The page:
La précarité de la situation politique et sécuritaire de la République Démocratique du Congo (RDC) continue à faire l’actualité. Mais malgré l’instabilité de ce pays, d’importants progrès ont été enregistrés, du côté du Gouvernement comme de la société civile, sur la voie de la publication des contrats relatifs à l’extraction des ressources naturelles de la RDC.
The precarious political and security situations in the Democratic Republic of Congo continue to make global headlines. But despite the upheaval, government actors and civil society advocates have made strides in the important initiative to make public many of the contracts that govern extraction of the country’s bountiful natural resources.
Unlike in the resource-rich country in the film Black Panther, much of Africa’s mining sector is currently dominated by foreign direct investment; its raw minerals are often exported with limited local participation in the sector and tax revenues are eroded.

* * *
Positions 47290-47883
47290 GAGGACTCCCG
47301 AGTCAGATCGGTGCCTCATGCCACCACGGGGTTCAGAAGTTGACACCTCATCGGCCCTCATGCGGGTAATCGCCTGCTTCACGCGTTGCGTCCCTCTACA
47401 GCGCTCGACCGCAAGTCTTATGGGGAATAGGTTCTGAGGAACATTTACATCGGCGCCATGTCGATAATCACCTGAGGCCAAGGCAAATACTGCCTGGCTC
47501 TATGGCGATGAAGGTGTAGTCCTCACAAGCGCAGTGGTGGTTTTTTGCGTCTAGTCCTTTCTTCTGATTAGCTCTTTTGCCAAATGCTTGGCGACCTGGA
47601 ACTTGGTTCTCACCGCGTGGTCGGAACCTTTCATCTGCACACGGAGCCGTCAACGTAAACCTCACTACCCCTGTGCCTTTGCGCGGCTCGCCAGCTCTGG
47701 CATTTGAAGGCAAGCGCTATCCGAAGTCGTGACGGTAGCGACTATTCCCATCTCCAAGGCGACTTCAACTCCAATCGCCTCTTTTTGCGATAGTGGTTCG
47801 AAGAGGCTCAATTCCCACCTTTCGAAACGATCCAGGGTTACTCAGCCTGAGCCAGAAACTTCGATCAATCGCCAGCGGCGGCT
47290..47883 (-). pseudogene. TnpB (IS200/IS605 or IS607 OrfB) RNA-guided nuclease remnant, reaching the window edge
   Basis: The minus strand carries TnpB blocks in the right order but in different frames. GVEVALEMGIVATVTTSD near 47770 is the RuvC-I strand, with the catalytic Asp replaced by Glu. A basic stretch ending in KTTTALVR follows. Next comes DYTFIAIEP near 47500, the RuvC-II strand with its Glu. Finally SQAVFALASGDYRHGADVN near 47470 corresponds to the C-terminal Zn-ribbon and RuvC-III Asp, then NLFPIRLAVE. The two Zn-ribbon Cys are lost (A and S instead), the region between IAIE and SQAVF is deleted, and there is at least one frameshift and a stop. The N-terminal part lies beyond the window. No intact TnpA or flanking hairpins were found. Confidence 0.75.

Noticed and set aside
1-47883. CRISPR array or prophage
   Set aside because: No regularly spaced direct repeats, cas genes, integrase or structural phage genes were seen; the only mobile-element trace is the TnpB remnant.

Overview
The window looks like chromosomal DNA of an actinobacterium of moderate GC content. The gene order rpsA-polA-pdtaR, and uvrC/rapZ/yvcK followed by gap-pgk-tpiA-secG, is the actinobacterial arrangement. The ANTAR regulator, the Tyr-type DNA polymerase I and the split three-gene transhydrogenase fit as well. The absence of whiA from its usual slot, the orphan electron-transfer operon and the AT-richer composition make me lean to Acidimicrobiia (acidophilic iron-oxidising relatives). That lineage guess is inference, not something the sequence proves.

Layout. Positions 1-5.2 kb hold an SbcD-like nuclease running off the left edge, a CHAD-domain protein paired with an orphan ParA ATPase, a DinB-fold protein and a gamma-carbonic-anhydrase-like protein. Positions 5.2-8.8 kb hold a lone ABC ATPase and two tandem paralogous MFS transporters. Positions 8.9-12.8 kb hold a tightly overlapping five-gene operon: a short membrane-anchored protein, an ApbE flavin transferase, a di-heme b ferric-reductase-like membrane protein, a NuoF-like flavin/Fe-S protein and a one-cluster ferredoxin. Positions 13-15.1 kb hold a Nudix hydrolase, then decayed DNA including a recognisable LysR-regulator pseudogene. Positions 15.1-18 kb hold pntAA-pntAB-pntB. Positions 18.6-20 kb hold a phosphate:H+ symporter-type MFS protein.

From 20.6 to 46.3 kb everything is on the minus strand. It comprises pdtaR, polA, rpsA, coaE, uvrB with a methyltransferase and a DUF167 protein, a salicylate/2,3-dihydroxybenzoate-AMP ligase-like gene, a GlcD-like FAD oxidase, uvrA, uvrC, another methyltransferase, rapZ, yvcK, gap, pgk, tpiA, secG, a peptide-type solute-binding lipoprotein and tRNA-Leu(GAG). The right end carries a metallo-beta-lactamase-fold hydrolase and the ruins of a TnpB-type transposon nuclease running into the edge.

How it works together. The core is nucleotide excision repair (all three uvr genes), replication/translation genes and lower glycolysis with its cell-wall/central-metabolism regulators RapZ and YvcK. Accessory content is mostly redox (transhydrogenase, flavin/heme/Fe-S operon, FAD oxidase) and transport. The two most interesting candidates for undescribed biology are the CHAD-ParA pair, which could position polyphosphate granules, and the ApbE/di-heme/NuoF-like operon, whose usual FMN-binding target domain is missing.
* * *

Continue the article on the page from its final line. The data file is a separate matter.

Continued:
As NRGI gathers data in the effort to improve international benchmarks of national oil company performance and revenue management, figures from Extractive Industries Transparency Initiative reports are proving extremely valuable. This is especially the case in a number of African countries where state companies do not produce detailed financial reports on their own.
Last week the mining industry held the African Mining Indaba, its annual sector meeting in Cape Town. Concurrently, civil society organizations from across the region met for the ninth annual Alternative Mining Indaba (AMI).